Tim said he had no desire to feed the deer. “They’re just goats, J!” As if that was an argument to not feed them? I bought my deer crackers, and sure enough, a deer made a beeline for me. Tim had walked up ahead to look around. As I was putting away my money and trying to get the wrapping off the deer crackers, the little deer hanging around me grew impatient and proceeded to eat my informational paper/map one of the temples gave me. I laughed, and threw my hands up, making eye contact with Tim. He was not amused and glared as he gestured at me to get the paper from it before it ate the whole thing and croaked. I tried. I only succeeded in tearing off one little corner before the greedy little thing chomped the rest of it down, and a passersby chuckled. They really are like goats!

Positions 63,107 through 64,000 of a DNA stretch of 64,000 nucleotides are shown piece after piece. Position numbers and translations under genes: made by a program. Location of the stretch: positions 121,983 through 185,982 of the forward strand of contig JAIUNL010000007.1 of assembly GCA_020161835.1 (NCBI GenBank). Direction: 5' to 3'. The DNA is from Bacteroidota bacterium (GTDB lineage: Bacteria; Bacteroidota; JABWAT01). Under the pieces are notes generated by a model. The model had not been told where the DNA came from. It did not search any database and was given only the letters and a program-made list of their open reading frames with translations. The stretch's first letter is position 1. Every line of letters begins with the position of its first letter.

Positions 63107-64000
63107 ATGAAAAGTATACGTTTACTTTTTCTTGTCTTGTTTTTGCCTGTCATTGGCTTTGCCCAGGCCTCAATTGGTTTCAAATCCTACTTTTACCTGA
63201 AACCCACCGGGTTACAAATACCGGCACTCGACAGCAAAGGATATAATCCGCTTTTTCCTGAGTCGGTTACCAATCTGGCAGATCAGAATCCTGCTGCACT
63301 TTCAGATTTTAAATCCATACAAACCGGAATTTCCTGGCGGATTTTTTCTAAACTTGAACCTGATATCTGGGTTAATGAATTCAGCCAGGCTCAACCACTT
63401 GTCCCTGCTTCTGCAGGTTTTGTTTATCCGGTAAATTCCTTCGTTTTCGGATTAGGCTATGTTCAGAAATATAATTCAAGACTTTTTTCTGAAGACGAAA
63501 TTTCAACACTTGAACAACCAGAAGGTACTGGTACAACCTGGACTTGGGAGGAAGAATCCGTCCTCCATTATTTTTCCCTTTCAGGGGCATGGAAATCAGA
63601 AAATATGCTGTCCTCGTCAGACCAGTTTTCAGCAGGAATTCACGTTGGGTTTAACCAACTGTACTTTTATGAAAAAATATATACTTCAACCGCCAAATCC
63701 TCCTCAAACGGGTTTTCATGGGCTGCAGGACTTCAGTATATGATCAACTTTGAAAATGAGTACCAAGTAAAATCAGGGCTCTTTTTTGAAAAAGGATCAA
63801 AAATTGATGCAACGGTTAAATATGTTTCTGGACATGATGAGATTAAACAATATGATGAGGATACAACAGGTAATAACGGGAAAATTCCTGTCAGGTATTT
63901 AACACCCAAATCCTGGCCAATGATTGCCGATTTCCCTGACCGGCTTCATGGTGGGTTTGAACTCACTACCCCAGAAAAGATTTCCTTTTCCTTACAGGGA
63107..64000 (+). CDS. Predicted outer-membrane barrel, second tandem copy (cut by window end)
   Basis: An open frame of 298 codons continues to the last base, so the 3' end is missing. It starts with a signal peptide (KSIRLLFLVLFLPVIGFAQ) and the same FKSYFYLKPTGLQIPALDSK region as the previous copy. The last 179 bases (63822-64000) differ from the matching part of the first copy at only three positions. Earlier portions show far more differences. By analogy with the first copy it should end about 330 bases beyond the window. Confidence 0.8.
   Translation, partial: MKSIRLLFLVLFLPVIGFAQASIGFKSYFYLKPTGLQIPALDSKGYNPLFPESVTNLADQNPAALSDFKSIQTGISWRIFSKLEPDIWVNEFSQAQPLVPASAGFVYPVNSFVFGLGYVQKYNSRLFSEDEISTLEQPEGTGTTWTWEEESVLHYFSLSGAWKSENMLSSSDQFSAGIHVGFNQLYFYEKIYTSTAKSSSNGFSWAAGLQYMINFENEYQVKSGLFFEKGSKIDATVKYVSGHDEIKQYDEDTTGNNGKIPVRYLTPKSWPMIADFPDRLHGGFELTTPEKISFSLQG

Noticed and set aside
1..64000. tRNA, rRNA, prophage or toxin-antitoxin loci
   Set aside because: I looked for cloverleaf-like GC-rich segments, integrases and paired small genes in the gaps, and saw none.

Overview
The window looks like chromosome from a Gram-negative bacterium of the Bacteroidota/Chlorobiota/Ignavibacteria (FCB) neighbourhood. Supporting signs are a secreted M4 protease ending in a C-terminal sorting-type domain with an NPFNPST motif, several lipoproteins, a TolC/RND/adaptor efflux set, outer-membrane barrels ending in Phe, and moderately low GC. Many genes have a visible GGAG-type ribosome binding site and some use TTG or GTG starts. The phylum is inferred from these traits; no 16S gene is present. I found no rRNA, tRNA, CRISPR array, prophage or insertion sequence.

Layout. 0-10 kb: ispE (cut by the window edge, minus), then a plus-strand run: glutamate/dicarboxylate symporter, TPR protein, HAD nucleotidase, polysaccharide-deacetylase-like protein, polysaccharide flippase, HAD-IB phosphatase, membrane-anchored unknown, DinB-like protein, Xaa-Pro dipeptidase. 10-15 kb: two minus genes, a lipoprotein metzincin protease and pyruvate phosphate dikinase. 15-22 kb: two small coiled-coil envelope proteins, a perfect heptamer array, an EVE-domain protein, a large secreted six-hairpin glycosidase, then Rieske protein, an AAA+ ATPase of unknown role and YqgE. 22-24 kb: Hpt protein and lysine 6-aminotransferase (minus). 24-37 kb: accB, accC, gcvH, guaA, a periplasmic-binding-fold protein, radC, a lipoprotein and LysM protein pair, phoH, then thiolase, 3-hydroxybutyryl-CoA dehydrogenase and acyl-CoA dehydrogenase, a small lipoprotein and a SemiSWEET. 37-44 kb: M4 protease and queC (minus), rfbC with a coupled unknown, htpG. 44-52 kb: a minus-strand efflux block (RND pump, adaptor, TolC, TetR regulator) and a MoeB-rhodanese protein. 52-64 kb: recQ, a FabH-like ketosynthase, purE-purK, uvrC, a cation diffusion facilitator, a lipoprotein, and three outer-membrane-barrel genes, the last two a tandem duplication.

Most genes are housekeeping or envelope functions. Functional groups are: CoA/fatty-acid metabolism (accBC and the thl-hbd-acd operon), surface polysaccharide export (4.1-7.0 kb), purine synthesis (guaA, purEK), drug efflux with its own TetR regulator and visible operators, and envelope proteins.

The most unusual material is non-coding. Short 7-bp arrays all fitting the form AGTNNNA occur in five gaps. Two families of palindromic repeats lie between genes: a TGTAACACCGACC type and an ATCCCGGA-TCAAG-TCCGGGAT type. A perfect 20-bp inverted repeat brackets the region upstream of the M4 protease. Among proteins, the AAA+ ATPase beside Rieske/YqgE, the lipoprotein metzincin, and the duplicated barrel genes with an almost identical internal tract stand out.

After that, I was sure always to have a piece of cracker at the ready to placate the hungry beasts. Once I used up all my crackers, we made our way out of the park when, suddenly, we heard a small child scream. We turned just in time to see a little Japanese boy, who was probably 4 or 5 run in terror. He made it all of about 2 feet when a tiny deer, evidently enraged by the boy’s screaming or running, went into deer-predator mode and made a full on-charge at the boy, squared up, and used both front hooves to hit the boy on the back, sending his legs in the air and knocking straight down to the ground. The boy wasn’t hurt (the deer was tiny), but he was certainly terrified. I am sure he will need therapy for his deer phobia. The whole thing makes you feel sorry for the kid. We did, but it was also kind of hilarious. What wonderful parents we would make.